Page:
Coming from a Twitter amateur

twitter-amateur

Regrettably, I still haven’t gotten “into” Twitter, nor do I fully understand it. But maybe that’s because I’m not trying hard enough. Or maybe it’s because I’m more of a visual person. Pictures are what grab my attention, which is why I am quite the Instagram guru. The statement “pictures are worth a thousand words” cannot be truer. Perhaps I should be a photojournalist instead!

Don’t get me wrong; I like words. I just like the fact that when I scroll through my Instagram feed, there is a large photo first and then a caption underneath—which can be as long as you want it to be, by the way. But on Twitter, there are some abbreviated words and then a link that goes to a picture or an article or something that takes way too long to load on your phone. Although (if I am correct) pictures are now automatically shown? I’m probably sounding like a Twitter amateur, which I am.

When Twitter first came out, I really did not understand its purpose. To put it bluntly, I thought it was stupid. What’s the difference between a Facebook status and a tweet? And how boring would a social media site be with only Facebook statuses? I thought that Twitter would surely not gain popularity, but I have been proven wrong.

Even though I am not an active Twitter user, I do see the value in it. It simply is an effective means of communication. It provides fast and concise information. Eyewitnesses of events can be their own reporters. It links nations. Celebrities can interact with their fans. It’s a source of entertainment. It also gets people in trouble A LOT.

Am I becoming too wordy?

I see Mallary Tenore’s point where Twitter has forced her to be become a more “succinct” writer. I suppose I could use some Twitter treatment as well because I tend to include unnecessary adjectives or additions to my sentences that muddy what I am trying to say. From the Twitter exercises done in class, it was frustrating having a limited character amount. I felt as if it was limiting my creativity and expression. But it did force me to shave off the unnecessary parts of my tweets and only include the most important information. In the end, my tweets were more concise, which is important in today’s busy society.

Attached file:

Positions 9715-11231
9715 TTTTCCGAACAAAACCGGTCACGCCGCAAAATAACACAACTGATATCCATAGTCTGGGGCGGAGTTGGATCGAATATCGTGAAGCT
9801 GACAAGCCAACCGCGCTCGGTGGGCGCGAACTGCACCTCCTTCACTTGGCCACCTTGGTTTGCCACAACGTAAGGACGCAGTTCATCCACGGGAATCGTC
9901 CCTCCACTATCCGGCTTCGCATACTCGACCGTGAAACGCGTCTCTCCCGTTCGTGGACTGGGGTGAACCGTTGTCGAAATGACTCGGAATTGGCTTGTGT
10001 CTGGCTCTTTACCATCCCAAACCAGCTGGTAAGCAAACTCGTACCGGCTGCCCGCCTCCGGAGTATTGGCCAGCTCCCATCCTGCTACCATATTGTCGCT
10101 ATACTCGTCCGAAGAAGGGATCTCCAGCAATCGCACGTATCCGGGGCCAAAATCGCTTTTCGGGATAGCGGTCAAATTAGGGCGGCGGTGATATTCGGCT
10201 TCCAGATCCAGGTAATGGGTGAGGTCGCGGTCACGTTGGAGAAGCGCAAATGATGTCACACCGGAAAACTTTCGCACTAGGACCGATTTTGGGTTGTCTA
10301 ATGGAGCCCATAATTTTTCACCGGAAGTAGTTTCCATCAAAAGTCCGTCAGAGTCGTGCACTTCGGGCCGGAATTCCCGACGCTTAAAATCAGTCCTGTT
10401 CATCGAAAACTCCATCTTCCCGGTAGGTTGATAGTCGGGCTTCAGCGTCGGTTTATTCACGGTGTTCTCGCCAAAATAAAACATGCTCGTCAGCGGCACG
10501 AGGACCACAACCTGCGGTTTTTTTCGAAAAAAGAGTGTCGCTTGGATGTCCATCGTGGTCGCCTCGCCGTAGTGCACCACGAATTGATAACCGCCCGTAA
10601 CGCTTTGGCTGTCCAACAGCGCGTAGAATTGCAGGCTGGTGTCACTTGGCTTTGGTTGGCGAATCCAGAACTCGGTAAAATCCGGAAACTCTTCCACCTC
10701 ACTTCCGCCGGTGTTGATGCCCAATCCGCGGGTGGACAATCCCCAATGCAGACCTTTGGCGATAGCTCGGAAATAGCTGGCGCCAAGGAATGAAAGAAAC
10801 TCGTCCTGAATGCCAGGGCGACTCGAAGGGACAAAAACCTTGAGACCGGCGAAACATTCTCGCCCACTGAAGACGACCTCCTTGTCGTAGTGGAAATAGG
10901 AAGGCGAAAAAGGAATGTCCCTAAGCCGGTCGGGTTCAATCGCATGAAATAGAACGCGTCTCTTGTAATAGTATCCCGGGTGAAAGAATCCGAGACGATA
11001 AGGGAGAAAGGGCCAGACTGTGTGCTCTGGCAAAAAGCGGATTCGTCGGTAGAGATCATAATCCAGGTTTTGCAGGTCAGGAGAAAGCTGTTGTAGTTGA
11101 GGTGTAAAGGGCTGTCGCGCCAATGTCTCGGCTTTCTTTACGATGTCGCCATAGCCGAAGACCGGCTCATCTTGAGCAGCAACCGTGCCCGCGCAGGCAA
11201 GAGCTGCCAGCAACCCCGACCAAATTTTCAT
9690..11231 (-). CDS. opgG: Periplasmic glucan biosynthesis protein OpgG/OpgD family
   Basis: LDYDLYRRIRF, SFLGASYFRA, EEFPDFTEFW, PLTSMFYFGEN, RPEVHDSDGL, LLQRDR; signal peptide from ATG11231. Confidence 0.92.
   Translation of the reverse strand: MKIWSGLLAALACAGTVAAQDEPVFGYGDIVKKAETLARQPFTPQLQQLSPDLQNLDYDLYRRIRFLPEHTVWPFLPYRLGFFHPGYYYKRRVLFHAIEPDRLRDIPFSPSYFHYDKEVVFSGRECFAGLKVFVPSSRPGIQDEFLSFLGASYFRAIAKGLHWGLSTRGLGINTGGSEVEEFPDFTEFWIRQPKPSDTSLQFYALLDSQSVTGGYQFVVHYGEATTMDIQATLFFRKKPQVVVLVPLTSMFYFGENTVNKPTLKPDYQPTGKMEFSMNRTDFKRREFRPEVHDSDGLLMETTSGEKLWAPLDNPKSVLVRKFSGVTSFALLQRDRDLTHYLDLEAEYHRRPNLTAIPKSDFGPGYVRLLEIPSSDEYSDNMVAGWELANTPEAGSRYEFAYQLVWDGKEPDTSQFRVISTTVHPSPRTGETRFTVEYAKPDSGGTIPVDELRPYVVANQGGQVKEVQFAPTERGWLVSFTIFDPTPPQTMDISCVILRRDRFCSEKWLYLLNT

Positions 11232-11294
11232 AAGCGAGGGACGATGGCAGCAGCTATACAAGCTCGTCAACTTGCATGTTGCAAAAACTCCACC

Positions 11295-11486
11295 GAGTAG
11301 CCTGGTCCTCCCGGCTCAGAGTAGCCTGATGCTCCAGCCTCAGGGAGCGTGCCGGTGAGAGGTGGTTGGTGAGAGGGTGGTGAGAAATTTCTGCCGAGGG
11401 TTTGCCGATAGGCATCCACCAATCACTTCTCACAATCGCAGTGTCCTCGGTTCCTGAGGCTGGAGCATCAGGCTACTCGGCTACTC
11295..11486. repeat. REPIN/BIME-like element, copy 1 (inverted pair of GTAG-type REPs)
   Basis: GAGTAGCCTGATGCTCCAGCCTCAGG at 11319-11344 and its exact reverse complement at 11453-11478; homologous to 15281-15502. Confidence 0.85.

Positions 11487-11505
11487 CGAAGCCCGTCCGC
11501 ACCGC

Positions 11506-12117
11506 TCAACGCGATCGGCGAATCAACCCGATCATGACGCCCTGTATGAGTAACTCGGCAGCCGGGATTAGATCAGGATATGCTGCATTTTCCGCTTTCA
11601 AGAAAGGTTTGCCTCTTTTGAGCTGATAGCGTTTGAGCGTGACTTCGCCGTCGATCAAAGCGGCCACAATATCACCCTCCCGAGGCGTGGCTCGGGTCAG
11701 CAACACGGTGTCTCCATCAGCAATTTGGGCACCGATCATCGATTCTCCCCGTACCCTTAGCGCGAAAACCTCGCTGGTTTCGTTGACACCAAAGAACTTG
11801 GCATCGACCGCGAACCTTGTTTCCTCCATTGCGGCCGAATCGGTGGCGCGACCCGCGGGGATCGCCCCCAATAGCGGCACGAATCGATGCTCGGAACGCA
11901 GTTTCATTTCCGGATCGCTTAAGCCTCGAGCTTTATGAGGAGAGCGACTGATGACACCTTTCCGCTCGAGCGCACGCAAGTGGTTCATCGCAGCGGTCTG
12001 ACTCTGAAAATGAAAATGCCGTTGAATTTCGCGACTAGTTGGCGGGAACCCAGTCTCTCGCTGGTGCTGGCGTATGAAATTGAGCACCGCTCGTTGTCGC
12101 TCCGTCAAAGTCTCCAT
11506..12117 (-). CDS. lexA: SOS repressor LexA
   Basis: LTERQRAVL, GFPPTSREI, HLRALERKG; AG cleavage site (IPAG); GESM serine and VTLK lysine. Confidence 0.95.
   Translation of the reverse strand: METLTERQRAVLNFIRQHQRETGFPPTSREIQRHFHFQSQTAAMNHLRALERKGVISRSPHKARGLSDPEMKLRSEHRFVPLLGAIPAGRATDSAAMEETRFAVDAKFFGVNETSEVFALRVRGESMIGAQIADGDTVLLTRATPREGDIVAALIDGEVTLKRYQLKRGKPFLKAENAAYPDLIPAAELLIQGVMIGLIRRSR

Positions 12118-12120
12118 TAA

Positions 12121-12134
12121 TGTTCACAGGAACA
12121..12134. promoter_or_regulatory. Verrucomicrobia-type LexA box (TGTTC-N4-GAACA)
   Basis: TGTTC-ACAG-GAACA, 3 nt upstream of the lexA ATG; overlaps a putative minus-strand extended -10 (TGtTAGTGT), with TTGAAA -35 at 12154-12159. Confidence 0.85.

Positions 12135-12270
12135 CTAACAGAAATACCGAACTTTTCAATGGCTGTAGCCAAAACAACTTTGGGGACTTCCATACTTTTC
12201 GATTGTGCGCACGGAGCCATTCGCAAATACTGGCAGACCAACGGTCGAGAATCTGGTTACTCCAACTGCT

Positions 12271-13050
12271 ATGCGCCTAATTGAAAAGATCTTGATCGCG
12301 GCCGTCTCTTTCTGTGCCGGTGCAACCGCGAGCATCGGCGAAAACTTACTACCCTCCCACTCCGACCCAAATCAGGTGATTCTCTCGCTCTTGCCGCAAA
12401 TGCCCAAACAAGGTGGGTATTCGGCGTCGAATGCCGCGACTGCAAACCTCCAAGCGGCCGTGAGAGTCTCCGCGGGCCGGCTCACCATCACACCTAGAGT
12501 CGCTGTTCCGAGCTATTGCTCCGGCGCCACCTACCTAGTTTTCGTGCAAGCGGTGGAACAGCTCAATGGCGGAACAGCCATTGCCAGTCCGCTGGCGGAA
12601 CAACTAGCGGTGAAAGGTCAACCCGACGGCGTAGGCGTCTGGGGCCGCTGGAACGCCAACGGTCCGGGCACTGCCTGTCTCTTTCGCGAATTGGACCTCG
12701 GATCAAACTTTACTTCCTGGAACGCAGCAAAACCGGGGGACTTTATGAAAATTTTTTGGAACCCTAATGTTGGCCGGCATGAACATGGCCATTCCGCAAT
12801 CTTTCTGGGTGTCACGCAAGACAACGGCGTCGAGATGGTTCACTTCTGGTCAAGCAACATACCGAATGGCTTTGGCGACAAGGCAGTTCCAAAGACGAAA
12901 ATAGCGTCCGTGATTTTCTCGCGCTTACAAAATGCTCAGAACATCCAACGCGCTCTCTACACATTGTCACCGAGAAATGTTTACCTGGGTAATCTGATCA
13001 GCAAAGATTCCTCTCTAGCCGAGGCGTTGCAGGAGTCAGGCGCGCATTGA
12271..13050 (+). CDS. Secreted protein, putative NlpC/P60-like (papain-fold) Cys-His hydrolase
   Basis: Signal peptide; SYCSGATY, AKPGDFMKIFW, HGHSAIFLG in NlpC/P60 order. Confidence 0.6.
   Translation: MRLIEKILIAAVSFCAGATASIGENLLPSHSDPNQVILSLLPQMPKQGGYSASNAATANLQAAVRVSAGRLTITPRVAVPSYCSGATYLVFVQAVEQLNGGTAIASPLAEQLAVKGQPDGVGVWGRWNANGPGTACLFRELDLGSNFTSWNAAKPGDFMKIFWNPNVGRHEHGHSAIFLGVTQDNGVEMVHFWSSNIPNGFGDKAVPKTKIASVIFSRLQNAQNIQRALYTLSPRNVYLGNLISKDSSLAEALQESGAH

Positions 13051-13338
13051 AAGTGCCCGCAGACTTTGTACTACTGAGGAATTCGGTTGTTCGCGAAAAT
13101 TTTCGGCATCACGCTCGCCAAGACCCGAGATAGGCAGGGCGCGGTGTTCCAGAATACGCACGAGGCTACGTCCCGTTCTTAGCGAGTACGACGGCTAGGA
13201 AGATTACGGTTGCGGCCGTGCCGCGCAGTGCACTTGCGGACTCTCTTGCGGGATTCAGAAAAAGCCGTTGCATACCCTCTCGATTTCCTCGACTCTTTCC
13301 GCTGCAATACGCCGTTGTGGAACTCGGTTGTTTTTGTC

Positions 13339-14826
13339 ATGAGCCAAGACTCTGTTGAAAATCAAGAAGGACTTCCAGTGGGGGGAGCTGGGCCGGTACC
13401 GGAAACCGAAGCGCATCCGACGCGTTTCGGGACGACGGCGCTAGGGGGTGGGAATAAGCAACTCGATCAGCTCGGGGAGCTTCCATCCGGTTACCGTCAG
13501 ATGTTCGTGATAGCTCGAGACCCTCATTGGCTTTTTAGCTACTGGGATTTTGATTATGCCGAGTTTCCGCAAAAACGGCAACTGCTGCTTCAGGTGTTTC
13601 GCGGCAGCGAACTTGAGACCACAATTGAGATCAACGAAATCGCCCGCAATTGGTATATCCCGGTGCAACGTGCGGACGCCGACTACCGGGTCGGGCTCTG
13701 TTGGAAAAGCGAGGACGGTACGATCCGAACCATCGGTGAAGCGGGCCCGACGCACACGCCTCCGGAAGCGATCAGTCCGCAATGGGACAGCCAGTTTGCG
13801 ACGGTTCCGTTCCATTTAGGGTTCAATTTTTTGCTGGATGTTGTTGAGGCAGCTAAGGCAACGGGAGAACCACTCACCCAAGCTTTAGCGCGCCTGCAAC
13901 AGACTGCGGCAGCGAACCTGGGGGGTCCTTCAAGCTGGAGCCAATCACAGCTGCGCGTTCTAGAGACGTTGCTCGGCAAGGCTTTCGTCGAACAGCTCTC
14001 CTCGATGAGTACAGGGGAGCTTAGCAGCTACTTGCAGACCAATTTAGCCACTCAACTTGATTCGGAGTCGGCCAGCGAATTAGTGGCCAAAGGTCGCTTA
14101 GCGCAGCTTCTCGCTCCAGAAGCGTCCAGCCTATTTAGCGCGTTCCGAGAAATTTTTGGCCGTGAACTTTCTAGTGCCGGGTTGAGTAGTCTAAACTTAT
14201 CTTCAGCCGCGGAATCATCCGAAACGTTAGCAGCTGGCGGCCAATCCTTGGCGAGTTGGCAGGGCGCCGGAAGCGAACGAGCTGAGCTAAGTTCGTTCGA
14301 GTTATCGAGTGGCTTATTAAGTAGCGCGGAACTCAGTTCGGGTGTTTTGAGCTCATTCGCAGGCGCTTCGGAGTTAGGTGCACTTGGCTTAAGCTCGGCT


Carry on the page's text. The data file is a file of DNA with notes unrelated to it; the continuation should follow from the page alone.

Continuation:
Tenore also made an interesting point that she is able to gain confidence as a writer through Twitter. On Twitter, it is very clear if the public likes your work. If they do, they will retweet your articles or leave positive comments. It is a means of validating your work and measuring your success. It also tells you if you need to change or to continue with what you are doing.

I realize that there are many benefits to Twitter, so I will keep trying to become an active user!

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2 thoughts on “Coming from a Twitter amateur

  1. Hi!
    I’m excited to know that there is a “visual person” like me in our class! I also am on the path of exploring Twitter and it’s not that easy.
    I agreed that Twitter may gain confidence for writers sometimes. Twitter, when used as journalism tool, it really involves communications. When people liked your feeds and they comment you, it’s a good thing to know that you are being noticed and respected. What I liked about it is that Twitter can get the feedback really fast so it really suits the idea of timeliness.
    I hope that we can both learn more from Twitter by the end of the semester. Good luck!

  2. Wow I couldn’t agree with you more on when Twitter first came out… I also thought what’s the difference between Facebook and twitter and why do I need ANOTHER social media site? My thoughts exactly…. I was like, this will be another fad. But nope, it looks like it is leading us into the new way of life and will be around, improving and growing as we do, too. Twitter is definitely a different kind of social media, benefitting journalists and business people alike.

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